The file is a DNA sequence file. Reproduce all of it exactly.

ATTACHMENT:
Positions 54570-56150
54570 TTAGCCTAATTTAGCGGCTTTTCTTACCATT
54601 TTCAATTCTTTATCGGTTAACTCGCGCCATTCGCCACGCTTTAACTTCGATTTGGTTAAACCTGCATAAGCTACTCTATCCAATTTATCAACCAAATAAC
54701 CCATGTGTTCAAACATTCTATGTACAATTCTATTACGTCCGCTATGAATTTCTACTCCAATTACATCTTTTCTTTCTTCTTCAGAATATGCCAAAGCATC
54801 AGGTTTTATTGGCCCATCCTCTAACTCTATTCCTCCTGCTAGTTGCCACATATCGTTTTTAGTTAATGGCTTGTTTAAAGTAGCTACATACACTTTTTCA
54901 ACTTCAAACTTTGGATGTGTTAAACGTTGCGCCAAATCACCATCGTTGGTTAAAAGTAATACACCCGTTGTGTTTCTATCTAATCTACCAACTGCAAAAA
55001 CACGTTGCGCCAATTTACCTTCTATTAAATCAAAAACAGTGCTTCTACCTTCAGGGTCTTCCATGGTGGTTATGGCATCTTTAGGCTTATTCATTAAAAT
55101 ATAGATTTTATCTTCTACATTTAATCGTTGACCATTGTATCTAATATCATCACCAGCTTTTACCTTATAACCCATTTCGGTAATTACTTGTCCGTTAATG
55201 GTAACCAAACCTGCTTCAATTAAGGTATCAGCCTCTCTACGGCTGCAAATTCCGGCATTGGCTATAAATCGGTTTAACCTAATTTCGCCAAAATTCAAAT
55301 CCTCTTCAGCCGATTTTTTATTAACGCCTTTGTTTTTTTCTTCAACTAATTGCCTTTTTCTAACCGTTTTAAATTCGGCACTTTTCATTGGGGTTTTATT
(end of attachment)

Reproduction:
Positions 54570-56150
54570 TTAGCCTAATTTAGCGGCTTTTCTTACCATT
54601 TTCAATTCTTTATCGGTTAACTCGCGCCATTCGCCACGCTTTAACTTCGATTTGGTTAAACCTGCATAAGCTACTCTATCCAATTTATCAACCAAATAAC
54701 CCATGTGTTCAAACATTCTATGTACAATTCTATTACGTCCGCTATGAATTTCTACTCCAATTACATCTTTTCTTTCTTCTTCAGAATATGCCAAAGCATC
54801 AGGTTTTATTGGCCCATCCTCTAACTCTATTCCTCCTGCTAGTTGCCACATATCGTTTTTAGTTAATGGCTTGTTTAAAGTAGCTACATACACTTTTTCA
54901 ACTTCAAACTTTGGATGTGTTAAACGTTGCGCCAAATCACCATCGTTGGTTAAAAGTAATACACCCGTTGTGTTTCTATCTAATCTACCAACTGCAAAAA
55001 CACGTTGCGCCAATTTACCTTCTATTAAATCAAAAACAGTGCTTCTACCTTCAGGGTCTTCCATGGTGGTTATGGCATCTTTAGGCTTATTCATTAAAAT
55101 ATAGATTTTATCTTCTACATTTAATCGTTGACCATTGTATCTAATATCATCACCAGCTTTTACCTTATAACCCATTTCGGTAATTACTTGTCCGTTAATG
55201 GTAACCAAACCTGCTTCAATTAAGGTATCAGCCTCTCTACGGCTGCAAATTCCGGCATTGGCTATAAATCGGTTTAACCTAATTTCGCCAAAATTCAAAT
55301 CCTCTTCAGCCGATTTTTTATTAACGCCTTTGTTTTTTTCTTCAACTAATTGCCTTTTTCTAACCGTTTTAAATTCGGCACTTTTCATTGGGGTTTTATT